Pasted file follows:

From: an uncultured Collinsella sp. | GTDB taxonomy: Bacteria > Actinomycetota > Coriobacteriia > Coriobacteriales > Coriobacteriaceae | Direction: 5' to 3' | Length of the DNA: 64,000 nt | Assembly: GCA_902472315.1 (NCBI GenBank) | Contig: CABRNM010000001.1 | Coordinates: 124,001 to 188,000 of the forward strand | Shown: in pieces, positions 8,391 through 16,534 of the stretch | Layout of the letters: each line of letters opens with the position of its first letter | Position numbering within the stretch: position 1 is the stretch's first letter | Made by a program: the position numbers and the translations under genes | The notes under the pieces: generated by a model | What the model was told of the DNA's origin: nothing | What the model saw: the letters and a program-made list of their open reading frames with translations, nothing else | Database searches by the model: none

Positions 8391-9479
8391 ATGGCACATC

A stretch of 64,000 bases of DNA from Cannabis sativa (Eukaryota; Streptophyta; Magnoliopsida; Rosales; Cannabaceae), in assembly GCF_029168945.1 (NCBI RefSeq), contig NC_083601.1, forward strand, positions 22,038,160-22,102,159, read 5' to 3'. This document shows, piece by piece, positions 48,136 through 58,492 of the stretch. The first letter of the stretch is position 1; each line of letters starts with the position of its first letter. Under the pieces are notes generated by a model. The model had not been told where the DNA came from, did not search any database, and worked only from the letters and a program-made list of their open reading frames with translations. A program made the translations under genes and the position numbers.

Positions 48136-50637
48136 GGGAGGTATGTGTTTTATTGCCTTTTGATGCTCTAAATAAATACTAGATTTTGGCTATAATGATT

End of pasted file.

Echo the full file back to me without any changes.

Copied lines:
From: an uncultured Collinsella sp. | GTDB taxonomy: Bacteria > Actinomycetota > Coriobacteriia > Coriobacteriales > Coriobacteriaceae | Direction: 5' to 3' | Length of the DNA: 64,000 nt | Assembly: GCA_902472315.1 (NCBI GenBank) | Contig: CABRNM010000001.1 | Coordinates: 124,001 to 188,000 of the forward strand | Shown: in pieces, positions 8,391 through 16,534 of the stretch | Layout of the letters: each line of letters opens with the position of its first letter | Position numbering within the stretch: position 1 is the stretch's first letter | Made by a program: the position numbers and the translations under genes | The notes under the pieces: generated by a model | What the model was told of the DNA's origin: nothing | What the model saw: the letters and a program-made list of their open reading frames with translations, nothing else | Database searches by the model: none

Positions 8391-9479
8391 ATGGCACATC

A stretch of 64,000 bases of DNA from Cannabis sativa (Eukaryota; Streptophyta; Magnoliopsida; Rosales; Cannabaceae), in assembly GCF_029168945.1 (NCBI RefSeq), contig NC_083601.1, forward strand, positions 22,038,160-22,102,159, read 5' to 3'. This document shows, piece by piece, positions 48,136 through 58,492 of the stretch. The first letter of the stretch is position 1; each line of letters starts with the position of its first letter. Under the pieces are notes generated by a model. The model had not been told where the DNA came from, did not search any database, and worked only from the letters and a program-made list of their open reading frames with translations. A program made the translations under genes and the position numbers.

Positions 48136-50637
48136 GGGAGGTATGTGTTTTATTGCCTTTTGATGCTCTAAATAAATACTAGATTTTGGCTATAATGATT